The Girls In Rural Nigeria Defying All Odds For An Education

In Borno State’s rural areas, where the echoes of insurgency reverberate and poverty casts its long shadow, the education dreams of girls like Fatima Ali and Falmata Muhammad face formidable challenges. How do they navigate these turbulent times? HumAngle finds out.

Education was not a priority for Fatima Ali’s parents. But to her, it was. 

The family struggled financially. They also did not believe in girls’ education. These were the initial hurdles she needed to overcome in order to achieve her dream of going to school. 

Fifteen-year-old Fatima lived in London Ciki in the Jere local government area of Borno State, North East Nigeria, with 14 siblings, none of whom had set foot in a classroom until she and her brother, Mustapha, later defied the norm.

Breaking the norm

In Fatima’s family, girls are typically married off at 18. But Fatima had a different plan for her life – she wanted to become a teacher. For a girl who had memorised parts of the Qur’an, she was determined to become an example that formal education, especially for girls, is paramount. 

“In 2020, after COVID, my brother and I were able to join a free lesson class conducted every evening in Shehu Sanda Kyarimi Primary School. Impressed by my quest for education, the headteacher spoke to my father, admitted us into primary four and gave us uniforms,” she recounted.

But this development came with some challenges. They have to walk to school and often on an empty stomach. This meant they got to school late due to the distance. Then there is the struggle to pay some fees, which turns Fatima’s quest for learning into a daily battle.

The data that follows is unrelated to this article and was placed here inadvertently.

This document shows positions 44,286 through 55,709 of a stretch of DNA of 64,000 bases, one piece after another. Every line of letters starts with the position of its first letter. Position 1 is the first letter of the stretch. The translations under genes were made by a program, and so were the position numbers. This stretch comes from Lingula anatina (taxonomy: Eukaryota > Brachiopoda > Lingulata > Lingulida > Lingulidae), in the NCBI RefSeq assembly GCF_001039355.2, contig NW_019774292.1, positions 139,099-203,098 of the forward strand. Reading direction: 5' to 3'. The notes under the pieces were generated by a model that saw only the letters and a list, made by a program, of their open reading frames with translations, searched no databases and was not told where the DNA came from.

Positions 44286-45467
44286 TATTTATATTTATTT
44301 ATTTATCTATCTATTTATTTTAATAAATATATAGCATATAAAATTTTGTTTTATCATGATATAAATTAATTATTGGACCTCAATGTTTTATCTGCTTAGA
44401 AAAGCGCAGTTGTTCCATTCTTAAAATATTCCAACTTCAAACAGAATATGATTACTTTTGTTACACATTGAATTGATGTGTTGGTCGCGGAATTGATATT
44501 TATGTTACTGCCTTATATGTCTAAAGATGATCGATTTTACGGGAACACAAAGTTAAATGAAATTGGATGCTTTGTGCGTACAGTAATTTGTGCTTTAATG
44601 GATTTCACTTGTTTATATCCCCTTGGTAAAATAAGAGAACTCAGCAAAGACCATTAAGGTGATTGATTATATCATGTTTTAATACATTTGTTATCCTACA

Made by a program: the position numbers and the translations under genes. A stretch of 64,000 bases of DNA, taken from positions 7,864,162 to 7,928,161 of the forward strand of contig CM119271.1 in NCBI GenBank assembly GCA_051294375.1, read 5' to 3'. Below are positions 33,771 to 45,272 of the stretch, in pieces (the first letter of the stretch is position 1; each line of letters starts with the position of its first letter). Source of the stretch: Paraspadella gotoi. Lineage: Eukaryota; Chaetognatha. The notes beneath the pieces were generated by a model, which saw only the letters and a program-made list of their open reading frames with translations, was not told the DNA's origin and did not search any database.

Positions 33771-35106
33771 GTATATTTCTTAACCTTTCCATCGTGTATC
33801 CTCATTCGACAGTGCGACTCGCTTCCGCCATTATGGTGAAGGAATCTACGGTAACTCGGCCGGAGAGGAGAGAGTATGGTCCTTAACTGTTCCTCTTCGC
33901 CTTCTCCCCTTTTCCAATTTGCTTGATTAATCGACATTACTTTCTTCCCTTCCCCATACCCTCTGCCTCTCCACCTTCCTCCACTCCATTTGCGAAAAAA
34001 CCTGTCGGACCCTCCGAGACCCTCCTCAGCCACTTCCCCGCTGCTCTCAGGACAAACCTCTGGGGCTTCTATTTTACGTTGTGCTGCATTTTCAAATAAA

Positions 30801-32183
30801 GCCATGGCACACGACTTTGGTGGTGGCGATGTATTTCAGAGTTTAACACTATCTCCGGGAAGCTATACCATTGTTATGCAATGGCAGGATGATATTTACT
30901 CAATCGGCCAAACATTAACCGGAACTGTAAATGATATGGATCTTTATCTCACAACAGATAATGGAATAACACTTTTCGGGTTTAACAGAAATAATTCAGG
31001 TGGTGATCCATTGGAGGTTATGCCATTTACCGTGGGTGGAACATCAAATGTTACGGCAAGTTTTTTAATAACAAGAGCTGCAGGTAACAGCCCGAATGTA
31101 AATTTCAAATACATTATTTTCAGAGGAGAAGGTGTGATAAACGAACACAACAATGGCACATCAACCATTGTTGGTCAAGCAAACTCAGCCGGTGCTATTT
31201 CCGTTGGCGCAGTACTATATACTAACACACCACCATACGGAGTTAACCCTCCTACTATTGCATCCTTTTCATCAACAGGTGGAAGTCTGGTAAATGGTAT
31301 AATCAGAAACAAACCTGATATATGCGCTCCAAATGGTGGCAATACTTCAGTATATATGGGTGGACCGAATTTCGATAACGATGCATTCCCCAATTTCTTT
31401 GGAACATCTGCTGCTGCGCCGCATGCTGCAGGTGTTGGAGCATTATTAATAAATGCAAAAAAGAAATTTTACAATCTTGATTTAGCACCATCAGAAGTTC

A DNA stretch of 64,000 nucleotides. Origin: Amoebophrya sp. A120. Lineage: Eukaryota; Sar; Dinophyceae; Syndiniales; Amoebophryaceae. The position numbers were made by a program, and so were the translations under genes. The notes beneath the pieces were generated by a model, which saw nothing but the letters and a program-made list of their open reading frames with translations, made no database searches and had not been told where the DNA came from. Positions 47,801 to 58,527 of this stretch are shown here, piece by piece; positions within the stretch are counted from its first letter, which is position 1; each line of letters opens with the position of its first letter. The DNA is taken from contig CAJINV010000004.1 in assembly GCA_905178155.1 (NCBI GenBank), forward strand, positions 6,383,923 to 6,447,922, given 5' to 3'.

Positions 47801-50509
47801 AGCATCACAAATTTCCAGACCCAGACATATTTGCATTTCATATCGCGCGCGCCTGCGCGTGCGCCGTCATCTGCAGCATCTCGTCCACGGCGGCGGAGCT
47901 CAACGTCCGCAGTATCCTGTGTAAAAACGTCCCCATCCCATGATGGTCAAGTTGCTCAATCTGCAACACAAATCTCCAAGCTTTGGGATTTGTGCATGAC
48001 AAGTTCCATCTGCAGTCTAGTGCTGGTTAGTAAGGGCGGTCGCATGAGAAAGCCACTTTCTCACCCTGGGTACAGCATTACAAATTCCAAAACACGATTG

“While in school, we faced several challenges, including going to school on foot and on an empty stomach because our parents don’t have the means to provide us with the normal three-square meal daily. Also, they don’t have the means to give us transport fare. It often takes us at least an hour to get to school, which sadly results in lateness, missing out on class activities and being behind schedule,” she told HumAngle. “We also sometimes lack the means to pay examination fees and other levies, which is up to ₦2,000 per term.”

Then there is still the mindset that Fatima’s father holds on to – that education, particularly that of a girl, is not important. This stands as a threat to her dream. “They have this mentality that they were never enrolled into school when they were children.”

Her parents would rather have their children enrolled into Tsangaya, the Qur’anic education system, which the parents were familiar with as children. 

When, impressed by Fatima’s thirst for formal education, the headteacher of Shehu Sanda Kyarimi Primary School convinced her father with great difficulty to let her and her brother enrol, he agreed with a condition. “He said he cannot sacrifice what is meant to feed the family in order to send us to school. Therefore, we should bear it at the back of our minds that being in school is entirely dependent on us,” Fatima recalled.

The way up

In Fatima’s family, while the girls are mostly married out when they get to age 18 or 20 after they have memorised some portions of the Qur’an, the boys go into trading, become water vendors or offer loading and off-loading manual services, HumAngle gathered.

Fatima’s friends, like her, attend both Tsangaya and formal schools. However, unlike her, they were enrolled on time. “Their parents are not like mine. All of them are either in Senior Secondary School One or Two. They will be due to go to higher institutions in a year or two,” Fatima said with a tinge of sadness in her voice. 

A close-knit group of six, Fatima and her friends often advise each other “to ensure we study up to a higher level and become successful in life. We vowed that even if we are to be married off, we must continue with our studies even in our husbands’ home,” she said.